Finally, perhaps one of the areas that has provided the best theoretical and practical results with direct application to the management of undesired species, has been the identification of key invading species that alter ecosystem-level processes and mechanisms (Glyphis et al. 1981, Wheeler et al. 1987, Vitousek & Walker 1989, Gordon 1998, DAntonio et al. 2001, Dukes & Mooney this special issue). However, we know very little about the impacts that widespread naturalized plants in Chile (e.g., Erodium spp., Ulex europaeus, Pinus radiata) have on ecosystem function. This represents an open and urgent area for research of plant invasions in the country.
The study of plant invasions is relevant in the fields of conservation biology, resource management, global change, and ecological, ecosystem, and evolutionary theory (Hobbs 2000, Mack et al. 2000, Rejmánek 2000, Sakai et al. 2001, Pysek et al. 2003). Notwithstanding recent advances, the systematic study of plant invasions in Chile lags far behind what it should be (Vázquez & Aragón 2002). We call for an all-out effort to understand the impacts of invasive exotic species in Chilean ecosystems.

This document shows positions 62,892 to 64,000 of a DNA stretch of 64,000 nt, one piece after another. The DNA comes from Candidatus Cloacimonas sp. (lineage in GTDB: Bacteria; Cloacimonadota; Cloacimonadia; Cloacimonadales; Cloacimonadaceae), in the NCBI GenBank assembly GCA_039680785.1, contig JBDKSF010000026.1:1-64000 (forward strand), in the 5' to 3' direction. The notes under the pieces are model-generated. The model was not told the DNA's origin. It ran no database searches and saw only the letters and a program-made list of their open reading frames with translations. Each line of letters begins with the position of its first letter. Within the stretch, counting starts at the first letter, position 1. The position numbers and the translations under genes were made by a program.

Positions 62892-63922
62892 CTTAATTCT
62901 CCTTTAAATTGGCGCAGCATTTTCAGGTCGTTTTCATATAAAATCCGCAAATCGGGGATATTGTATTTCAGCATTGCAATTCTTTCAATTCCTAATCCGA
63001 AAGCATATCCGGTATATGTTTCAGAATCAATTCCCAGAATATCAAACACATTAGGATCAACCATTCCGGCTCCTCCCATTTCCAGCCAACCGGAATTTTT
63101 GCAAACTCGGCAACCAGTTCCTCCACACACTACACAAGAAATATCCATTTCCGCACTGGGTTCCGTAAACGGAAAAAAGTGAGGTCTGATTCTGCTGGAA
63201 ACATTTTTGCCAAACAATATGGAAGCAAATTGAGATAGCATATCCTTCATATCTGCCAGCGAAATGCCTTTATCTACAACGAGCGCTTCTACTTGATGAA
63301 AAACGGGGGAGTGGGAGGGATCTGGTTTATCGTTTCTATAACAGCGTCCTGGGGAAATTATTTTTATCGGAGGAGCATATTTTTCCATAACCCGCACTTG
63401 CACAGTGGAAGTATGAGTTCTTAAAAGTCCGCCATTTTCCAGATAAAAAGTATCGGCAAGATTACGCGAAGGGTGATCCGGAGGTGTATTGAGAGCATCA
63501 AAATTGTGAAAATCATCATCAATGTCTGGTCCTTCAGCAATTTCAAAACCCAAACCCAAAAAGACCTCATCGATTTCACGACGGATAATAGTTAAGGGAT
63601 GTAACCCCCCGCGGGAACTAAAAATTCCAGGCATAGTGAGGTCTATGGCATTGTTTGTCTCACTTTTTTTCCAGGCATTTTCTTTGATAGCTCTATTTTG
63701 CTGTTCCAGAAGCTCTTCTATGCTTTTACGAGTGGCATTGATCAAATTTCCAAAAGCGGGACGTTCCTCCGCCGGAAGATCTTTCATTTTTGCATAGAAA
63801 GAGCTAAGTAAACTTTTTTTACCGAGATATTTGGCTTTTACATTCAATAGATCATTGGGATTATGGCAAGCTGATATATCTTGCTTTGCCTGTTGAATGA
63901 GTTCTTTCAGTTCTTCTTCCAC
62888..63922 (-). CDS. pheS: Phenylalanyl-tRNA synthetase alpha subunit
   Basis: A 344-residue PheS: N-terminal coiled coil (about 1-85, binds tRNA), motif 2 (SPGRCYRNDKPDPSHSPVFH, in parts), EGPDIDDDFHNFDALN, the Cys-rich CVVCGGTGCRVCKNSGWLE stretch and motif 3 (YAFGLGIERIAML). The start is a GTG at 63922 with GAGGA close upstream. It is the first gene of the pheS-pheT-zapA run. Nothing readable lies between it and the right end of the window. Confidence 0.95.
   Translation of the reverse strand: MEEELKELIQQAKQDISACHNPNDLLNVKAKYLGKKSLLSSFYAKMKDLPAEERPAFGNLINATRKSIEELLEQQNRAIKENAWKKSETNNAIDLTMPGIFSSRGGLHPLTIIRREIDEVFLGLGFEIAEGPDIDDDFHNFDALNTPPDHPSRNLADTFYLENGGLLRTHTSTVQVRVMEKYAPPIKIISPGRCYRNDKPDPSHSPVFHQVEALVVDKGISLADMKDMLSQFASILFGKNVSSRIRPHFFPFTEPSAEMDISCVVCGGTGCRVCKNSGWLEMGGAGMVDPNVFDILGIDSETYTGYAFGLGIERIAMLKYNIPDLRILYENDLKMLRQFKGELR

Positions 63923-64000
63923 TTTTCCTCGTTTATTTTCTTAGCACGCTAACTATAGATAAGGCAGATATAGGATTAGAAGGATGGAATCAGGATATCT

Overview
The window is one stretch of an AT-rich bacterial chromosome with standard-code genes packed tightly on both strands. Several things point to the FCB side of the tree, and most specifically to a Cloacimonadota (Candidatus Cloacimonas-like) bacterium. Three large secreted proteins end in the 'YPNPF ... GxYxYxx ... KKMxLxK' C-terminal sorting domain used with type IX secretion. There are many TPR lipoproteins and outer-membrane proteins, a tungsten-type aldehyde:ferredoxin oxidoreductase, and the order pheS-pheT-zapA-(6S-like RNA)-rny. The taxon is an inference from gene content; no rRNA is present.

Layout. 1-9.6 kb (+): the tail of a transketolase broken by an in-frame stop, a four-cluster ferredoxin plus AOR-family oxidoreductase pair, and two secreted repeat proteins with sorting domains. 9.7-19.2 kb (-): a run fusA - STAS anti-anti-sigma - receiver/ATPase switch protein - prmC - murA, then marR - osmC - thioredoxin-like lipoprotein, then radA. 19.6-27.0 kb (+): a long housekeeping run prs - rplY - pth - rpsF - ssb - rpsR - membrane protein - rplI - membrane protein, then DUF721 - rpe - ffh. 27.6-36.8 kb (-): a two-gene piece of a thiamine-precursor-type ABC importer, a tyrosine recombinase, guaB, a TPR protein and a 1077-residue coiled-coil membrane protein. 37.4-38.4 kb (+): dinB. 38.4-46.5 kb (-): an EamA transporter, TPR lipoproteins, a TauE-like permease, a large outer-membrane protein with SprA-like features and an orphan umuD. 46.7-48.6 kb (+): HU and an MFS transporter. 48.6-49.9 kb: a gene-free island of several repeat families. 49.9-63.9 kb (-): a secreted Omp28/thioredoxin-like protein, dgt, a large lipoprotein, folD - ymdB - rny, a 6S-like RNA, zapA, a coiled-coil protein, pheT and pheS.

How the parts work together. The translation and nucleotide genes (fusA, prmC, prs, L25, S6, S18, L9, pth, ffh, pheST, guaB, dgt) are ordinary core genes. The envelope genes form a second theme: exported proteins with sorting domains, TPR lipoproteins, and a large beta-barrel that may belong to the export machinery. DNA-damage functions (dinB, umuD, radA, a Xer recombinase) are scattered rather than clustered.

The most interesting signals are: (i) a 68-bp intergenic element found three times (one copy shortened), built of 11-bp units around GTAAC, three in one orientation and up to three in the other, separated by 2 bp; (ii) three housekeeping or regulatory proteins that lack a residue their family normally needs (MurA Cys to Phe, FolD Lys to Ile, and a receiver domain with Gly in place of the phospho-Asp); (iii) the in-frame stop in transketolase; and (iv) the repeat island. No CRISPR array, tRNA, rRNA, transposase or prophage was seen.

We thanks A. Pauchard and four anonymous reviewers whose comments on this article improved it substantially. This study was funded by Fondecyt-Fondap 1501-0001. J.A Figueroa is supported by grants from the AW Mellon Foundation and the Center for Advanced Studies in Ecology & Biodiversity, Pontificia Universidad Católica de Chile. SA Castro is supported by grants from the AW Mellon Foundation.
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*Corresponding author: firstname.lastname@example.org
Associate Editor: Luis Ebensperger
Received August 28, 2003; accepted June 30, 2004